|US20010002529 *||Nov 21, 1997||Jun 7, 2001||Charles R. Cypher||Building wall for resisting lateral forces|
|US20020002806 *||Aug 3, 2001||Jan 10, 2002||Simpson Strong-Tie Company, Inc.||Building wall for resisting lateral forces|
|US20040065032 *||Sep 29, 2003||Apr 8, 2004||Commins Alfed D.||Balanced, multi-stud hold-down|
|US20050086895 *||Feb 6, 2004||Apr 28, 2005||Elliot A. C.||Compression post for structural shear wall|
|US20050100428 *||Jun 23, 2003||May 12, 2005||Alfred Commins||Shrinkage compensator for building tiedowns|
|US20050193681 *||Feb 22, 2005||Sep 8, 2005||Brackett Charles T.||Threaded rod wind and seismic resistance system|
|US20050284057 *||Aug 9, 2005||Dec 29, 2005||Commins Alfred D||Continuous hold-down system|
|US20060037265 *||Aug 17, 2004||Feb 23, 2006||Leek William F||Concentric holdown connection|
|US20060053714 *||Aug 17, 2004||Mar 16, 2006||Pryor Steven E||Rotating concentric holdown|
|US20060156657 *||Jan 3, 2006||Jul 20, 2006||Commins Alfred D||Racheting take-up device|
|US20060265274 *||Mar 6, 2006||Nov 23, 2006||Commins Alfred D||Balanced, multi-stud hold-down|
|US20070107338 *||Oct 27, 2005||May 17, 2007||Dietrich Industries, Inc.||Hold-down connector|
|US20070113516 *||Aug 29, 2006||May 24, 2007||Dietrich Industries, Inc.||Hold-down connectors and wall systems|
|US20070209311 *||Mar 7, 2006||Sep 13, 2007||Aegis Metal Framing Llc||Truss hold-down connectors and methods for attaching a truss to a bearing member|
|US20070209312 *||May 2, 2006||Sep 13, 2007||Aegis Metal Framing Llc||Truss hold-down connectors and methods for attaching truss to a bearing member|
|US20080072508 *||Sep 20, 2007||Mar 27, 2008||Tracy Tower||Vibration and force absorbing assembly incorporated into a building foundation for dampening the effects of environmentally induced events|
|US20080098669 *||Oct 31, 2006||May 1, 2008||Simpson Strong-Tie Company, Inc.||Variable girder tie|
|US20100088997 *||Oct 18, 2006||Apr 15, 2010||Jin-Jie Lin||Floor span connector|
|US20100166497 *||Dec 30, 2008||Jul 1, 2010||Kashane Vilasineekul||Multipurpose holdown|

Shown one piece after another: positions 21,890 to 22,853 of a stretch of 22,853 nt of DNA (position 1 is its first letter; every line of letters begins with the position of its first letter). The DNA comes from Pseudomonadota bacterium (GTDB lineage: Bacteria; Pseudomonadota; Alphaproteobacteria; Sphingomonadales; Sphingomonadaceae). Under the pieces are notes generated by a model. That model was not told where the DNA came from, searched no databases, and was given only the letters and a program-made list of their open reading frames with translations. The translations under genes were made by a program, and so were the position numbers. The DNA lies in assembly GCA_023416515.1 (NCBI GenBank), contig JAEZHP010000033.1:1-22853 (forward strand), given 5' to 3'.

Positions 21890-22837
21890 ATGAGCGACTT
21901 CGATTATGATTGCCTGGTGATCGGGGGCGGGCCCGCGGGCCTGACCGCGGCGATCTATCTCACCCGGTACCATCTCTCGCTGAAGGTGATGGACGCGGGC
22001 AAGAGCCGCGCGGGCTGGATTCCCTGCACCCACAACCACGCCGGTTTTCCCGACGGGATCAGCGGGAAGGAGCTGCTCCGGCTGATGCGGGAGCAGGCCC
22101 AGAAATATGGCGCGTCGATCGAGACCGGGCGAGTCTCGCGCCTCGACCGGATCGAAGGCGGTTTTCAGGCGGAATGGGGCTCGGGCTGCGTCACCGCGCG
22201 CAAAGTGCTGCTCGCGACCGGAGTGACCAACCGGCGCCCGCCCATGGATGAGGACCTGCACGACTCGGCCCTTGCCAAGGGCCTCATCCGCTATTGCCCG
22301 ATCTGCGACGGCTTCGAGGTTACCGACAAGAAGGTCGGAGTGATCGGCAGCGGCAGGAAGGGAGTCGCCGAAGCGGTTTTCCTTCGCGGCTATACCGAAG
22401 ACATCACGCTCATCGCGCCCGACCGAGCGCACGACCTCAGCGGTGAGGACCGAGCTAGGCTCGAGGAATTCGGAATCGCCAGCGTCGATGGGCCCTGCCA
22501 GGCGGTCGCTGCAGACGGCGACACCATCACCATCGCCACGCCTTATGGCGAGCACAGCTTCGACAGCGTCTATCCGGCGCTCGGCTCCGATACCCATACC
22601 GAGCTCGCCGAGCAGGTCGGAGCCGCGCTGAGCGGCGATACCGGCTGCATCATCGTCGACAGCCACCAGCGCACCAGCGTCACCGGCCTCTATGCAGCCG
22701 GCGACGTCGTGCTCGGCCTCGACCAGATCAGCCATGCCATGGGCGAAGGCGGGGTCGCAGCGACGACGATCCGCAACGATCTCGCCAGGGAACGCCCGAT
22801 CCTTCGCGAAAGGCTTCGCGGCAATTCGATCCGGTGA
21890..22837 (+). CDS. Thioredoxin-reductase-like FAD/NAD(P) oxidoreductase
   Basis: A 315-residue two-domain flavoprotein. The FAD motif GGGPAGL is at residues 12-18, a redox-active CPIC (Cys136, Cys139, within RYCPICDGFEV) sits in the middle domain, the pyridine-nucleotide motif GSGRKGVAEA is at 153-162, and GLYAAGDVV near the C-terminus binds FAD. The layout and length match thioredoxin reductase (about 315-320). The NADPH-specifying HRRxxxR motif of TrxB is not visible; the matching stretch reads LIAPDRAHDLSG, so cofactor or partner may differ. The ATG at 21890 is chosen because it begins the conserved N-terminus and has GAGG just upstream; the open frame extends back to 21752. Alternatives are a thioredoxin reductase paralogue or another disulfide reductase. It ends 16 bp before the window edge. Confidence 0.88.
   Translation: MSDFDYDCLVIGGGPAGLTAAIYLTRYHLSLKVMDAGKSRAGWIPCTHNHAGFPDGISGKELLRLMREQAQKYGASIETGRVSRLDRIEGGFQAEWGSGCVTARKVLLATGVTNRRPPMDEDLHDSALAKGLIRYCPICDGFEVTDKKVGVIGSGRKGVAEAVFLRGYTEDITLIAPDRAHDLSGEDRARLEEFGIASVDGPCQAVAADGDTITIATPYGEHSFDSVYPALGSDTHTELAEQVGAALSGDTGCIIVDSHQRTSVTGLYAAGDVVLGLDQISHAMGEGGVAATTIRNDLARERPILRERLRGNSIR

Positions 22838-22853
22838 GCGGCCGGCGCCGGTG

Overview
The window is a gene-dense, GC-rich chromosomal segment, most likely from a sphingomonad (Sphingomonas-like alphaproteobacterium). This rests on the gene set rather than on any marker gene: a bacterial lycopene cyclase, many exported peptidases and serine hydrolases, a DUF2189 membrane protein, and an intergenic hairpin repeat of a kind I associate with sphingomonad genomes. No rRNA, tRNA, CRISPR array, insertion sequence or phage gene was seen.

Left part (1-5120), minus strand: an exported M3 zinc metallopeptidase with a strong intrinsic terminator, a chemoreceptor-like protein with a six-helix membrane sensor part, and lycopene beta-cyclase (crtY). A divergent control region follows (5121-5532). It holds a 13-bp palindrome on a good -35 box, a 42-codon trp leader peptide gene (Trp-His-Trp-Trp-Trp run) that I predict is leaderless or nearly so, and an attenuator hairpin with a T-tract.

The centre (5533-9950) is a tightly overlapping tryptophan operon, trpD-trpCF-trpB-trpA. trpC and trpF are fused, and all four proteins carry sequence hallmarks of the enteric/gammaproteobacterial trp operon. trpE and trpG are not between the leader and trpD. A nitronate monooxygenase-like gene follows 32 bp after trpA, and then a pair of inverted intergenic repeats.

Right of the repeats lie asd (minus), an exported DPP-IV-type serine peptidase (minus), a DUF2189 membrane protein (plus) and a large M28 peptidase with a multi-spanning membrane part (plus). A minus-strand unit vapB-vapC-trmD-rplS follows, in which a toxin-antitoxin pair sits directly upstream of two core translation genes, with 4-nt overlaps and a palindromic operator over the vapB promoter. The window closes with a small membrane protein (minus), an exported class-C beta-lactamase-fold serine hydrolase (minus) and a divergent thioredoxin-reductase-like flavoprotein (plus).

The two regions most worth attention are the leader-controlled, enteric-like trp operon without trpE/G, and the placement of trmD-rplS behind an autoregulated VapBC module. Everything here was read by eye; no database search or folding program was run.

|US20100199581 *||Apr 18, 2010||Aug 12, 2010||Specialty Hardware L.P.||Compression post for structural shear wall|
|US20100229495 *||Mar 6, 2008||Sep 16, 2010||Gridley Jerry G||Continuity tie for prefabricated shearwalls|
|US20110011030 *||Sep 23, 2010||Jan 20, 2011||Specialty Hardware L.P.||Compression post for structural shear wall|
|US20110072732 *||Sep 29, 2009||Mar 31, 2011||Schilling Larry E||Roof Panel Tie Down System|
|US20130067837 *||Sep 13, 2012||Mar 21, 2013||SR Systems, LLC||Construction System Providing Structural Integrity with Integral Seal|
|US20130118105 *||Nov 10, 2011||May 16, 2013||Parquet By Dian||Composite membrane of wood floor diaphragm|
|US20130247485 *||Mar 26, 2013||Sep 26, 2013||SR Systems, LLC||Anti-Torsion Construction System Providing Structural Integrity and Seismic Resistance|
|US20140090315 *||Mar 11, 2013||Apr 3, 2014||Sumitomo Forestry Co., Ltd.||Wooden Building Skeleton|
|CN102787650A *||Aug 17, 2012||Nov 21, 2012||中国大唐集团环境技术有限公司||Support with denitration steel structure|
|CN102787650B *||Aug 17, 2012||May 27, 2015||中国大唐集团环境技术有限公司||Support with denitration steel structure|
|CN103890290A *||Sep 17, 2012||Jun 25, 2014||Sr系统有限责任公司||Construction system providing structural integrity with integral seal|
|CN103890290B *||Sep 17, 2012||Nov 16, 2016||Sr系统有限责任公司||提供结构整体性和整体密封的构造系统|
|U.S. Classification||52/167.1, 52/295, 52/274|
|International Classification||C30B1/02, E04B1/00, E04B1/98, E04H9/02|
|Cooperative Classification||E04B1/98, C30B1/023, E04H9/02, E04B2001/2684|
|European Classification||E04B1/98, E04H9/02, C30B1/02B|